View of S. Martino al Cimino; (inset) detail of the bell tower weathervane showing a dove, the heraldic symbol of the Pamphilj
S. Martino al Cimino, a few miles south of Viterbo, was a small medieval village around an abandoned Cistercian abbey when in 1645 Pope Innocent X donated it to Olimpia Maidalchini, the widow of his elder brother Pamphilio Pamphilj.
Olimpia Maidalchini was given the title of Princess of S. Martino and she promoted a radical renovation of the village; with the help of Roman architects she turned it into a small town which is
regarded by art historians as an almost intact example of modern urban design. After the death of Pope Innocent X the princess chose to live in her
fiefdom, rather than in her Roman palace in Piazza Navona.
Olimpia Maidalchini wanted to be buried in the church of the former abbey; the design of her gravestone reflects the fashion of the time for Memento Mori, symbols of Death.
An imposing gate designed by Francesco Borromini gave access to the new town: the inscription detailed the improvements made by the Pamphilj family: the restoration of the church, the enlargement of the village, the construction of walls and fountains.
Main street leading to the Cathedral and the Pamphilj Palace
(left) Houses for the ordinary inhabitants; (right) door with the house number carved on the lintel
The houses built by De Rossi for the princess' subjects may seem today rather uninviting because of the repetitiveness of their design, but at the time of their construction they were regarded with envy by the inhabitants of the other small towns around Viterbo, who often lived in houses cut into the rock, such as those which can be seen at Blera.
S. Martino: (left) fašade; (right) apse
IXth century records indicate that a Benedictine monastery existed in the area of S. Martino, but the abbey and the church were built in the early XIIIth century by the Cistercian Order which originated from France, hence the dedication to St. Martin of Tours; the two bell towers were added in the XVIIth century; some sources attribute them to Borromini, other sources to De Rossi.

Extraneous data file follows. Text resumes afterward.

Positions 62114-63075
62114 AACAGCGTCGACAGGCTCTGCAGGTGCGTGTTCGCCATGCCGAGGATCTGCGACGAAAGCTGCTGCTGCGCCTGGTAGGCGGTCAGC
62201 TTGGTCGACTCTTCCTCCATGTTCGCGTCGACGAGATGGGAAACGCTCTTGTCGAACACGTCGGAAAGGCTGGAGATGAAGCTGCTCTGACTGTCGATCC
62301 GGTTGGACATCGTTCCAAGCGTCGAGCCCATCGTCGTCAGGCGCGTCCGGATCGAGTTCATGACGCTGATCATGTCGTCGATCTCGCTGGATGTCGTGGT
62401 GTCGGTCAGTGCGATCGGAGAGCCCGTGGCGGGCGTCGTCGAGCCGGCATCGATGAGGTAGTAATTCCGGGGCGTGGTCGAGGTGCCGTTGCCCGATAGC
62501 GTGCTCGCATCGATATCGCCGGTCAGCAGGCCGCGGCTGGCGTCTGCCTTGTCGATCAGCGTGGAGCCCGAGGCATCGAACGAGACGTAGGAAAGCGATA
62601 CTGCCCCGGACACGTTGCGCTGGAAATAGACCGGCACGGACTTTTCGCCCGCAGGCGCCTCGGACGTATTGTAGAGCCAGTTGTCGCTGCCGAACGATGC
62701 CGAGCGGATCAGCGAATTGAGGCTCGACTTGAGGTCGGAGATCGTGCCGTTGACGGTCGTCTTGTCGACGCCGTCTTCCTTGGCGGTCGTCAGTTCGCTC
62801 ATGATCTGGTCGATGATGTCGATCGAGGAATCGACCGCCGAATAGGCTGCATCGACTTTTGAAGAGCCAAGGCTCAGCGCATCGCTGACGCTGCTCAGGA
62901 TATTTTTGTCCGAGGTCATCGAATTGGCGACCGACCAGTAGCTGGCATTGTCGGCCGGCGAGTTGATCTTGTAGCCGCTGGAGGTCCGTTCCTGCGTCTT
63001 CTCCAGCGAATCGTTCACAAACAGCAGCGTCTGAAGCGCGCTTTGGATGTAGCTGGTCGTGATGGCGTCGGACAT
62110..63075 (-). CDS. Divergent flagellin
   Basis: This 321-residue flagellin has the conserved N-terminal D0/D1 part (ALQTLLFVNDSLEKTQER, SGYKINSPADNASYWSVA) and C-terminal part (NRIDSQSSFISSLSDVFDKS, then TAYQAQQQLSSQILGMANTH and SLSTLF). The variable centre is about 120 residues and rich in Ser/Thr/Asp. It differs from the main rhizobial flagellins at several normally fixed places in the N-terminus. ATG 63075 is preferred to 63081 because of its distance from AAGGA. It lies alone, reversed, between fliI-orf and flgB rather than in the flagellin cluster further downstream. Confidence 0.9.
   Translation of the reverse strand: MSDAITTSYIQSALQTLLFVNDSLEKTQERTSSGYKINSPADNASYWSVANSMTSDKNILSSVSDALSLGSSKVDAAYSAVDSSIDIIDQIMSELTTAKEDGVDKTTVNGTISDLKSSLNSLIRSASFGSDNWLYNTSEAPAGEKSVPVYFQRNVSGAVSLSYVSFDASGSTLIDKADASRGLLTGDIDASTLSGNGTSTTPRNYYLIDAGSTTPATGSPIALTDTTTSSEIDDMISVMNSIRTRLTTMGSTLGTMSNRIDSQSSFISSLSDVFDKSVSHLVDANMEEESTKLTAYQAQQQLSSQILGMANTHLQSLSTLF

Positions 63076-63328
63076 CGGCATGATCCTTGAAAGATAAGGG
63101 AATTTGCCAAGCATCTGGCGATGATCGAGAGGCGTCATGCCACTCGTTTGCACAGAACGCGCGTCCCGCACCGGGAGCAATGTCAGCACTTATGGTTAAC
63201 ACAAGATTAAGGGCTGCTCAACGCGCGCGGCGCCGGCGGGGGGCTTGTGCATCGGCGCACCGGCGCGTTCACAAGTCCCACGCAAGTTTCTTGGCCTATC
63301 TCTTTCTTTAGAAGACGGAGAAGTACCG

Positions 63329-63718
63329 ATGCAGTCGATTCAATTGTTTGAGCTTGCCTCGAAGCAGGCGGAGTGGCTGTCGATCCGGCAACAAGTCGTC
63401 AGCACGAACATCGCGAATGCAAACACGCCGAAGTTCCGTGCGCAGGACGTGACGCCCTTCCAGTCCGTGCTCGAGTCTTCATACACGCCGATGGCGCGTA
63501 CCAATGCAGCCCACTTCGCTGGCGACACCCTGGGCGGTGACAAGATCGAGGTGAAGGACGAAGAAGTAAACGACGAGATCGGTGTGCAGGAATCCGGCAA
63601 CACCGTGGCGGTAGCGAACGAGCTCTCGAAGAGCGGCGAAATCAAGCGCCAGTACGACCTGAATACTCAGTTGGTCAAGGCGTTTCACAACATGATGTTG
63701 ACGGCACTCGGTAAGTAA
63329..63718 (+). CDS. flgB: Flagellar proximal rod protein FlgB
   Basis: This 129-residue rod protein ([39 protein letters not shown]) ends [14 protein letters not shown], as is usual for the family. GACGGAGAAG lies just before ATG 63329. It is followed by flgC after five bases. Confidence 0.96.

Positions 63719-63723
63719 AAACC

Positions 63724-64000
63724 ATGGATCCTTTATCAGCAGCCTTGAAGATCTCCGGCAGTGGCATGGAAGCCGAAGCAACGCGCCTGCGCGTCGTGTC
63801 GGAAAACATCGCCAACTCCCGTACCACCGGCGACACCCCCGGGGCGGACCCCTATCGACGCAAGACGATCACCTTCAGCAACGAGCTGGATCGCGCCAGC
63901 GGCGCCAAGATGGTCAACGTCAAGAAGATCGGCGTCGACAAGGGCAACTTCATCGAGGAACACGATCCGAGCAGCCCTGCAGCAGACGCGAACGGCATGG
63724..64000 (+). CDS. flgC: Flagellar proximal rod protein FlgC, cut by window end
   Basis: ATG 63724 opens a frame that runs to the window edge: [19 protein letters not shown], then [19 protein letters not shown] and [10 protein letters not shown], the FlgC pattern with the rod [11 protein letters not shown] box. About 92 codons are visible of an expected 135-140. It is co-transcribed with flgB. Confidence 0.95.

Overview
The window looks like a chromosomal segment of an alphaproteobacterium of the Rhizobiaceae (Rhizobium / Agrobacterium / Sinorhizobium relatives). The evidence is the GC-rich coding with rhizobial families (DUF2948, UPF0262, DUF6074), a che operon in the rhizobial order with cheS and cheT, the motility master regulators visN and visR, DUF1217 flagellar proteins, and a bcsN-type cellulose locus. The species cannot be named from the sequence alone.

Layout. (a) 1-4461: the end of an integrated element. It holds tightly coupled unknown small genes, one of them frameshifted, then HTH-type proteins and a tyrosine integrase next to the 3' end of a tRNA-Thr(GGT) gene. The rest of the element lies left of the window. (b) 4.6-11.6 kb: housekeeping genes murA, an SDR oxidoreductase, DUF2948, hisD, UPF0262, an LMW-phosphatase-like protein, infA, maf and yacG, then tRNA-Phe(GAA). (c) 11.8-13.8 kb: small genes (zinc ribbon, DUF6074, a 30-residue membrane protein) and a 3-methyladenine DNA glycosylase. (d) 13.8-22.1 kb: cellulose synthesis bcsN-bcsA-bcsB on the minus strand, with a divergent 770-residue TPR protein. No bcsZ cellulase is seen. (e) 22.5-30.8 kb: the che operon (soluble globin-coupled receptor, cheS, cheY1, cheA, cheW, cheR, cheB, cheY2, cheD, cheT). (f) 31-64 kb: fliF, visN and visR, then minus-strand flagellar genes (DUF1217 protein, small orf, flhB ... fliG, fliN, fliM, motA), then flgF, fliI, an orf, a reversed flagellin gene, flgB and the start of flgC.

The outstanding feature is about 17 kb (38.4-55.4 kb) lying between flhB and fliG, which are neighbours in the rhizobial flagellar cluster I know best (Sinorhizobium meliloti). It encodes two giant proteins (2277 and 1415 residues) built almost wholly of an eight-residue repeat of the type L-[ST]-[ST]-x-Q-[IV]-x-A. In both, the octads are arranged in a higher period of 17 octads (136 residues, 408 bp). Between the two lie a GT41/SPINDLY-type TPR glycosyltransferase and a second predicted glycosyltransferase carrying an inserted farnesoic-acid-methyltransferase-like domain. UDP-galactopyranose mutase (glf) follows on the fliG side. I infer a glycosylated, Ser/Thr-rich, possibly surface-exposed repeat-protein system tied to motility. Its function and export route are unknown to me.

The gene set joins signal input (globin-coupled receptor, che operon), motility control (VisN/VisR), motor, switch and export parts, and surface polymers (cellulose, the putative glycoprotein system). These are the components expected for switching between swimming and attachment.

S. Martino: interior
The interior maintains most of its original character, although its Gothic aspect is more evident in the side naves, one of which can be seen in the image used as background for this page.
S. Martino: (left) coat of arms of Cardinal Francesco Todeschini Piccolomini who promoted a restoration of the church in 1503, shortly before becoming Pope Pius III; (right) railing surrounding the baptismal font, most likely designed by Gabriele Valvassori, the architect of the Pamphilj in
the first half of the XVIIIth century (see a similar railing on the rear fašade of Villa Aldobrandini)
After the death of Olimpia Maidalchini, the Pamphilj rarely visited their fiefdom and they made only minor additions to the church.
(left) A small section of the cloister of the Cistercian monastery; (right) Palazzo Pamphilj
In the XVth century the Cistercian Order almost abandoned S. Martino and eventually in 1564 the monastery was closed; while the church was restored by the Pamphilj, parts of the monastery and of its ancillary buildings were incorporated into a modern palace; a small section of the cloister can still be seen between the church and the palace. Marcantonio De Rossi designed an unusually void of decorations building for the princess; he even re-employed one of the old entrances of the monastery, although its design did not match that of the palace.
Palazzo Pamphilj: "cordonata"
De Rossi designed a very practical internal cordonata, a sloping road which allowed the princess to reach her apartments on a mule; by tradition the popes rode a mule on important occasions such as the procession to S. Giovanni in Laterano which followed their election; in general riding mules was not regarded as unsuited for people of high social standing.
Walls and towers
The walls of S. Martino were not meant for defence against an army, but just as a security measure against bands of brigands. In order to reduce costs De Rossi designed them so that they also served as walls of the houses (the windows were opened when defence needs subsided).
(left) Rear gate; (right) gate giving access to the area between Palazzo Pamphilj and S. Martino
The design of the rear gate, which was mainly used by the Princess' farmers to go to work, is very similar to the portal of a villa, rather than to an urban gate; a second and more elaborate gate gave access to Palazzo Pamphilj.
Coats of arms: (left) S. Martino; (right) main gate
The coat of arms of S. Martino is almost identical to that of Pope Urban VIII at Palazzo Barberini which according to Filippo Juvarra was designed by Francesco Borromini; also the coat of arms of the main gate is attributed to Borromini.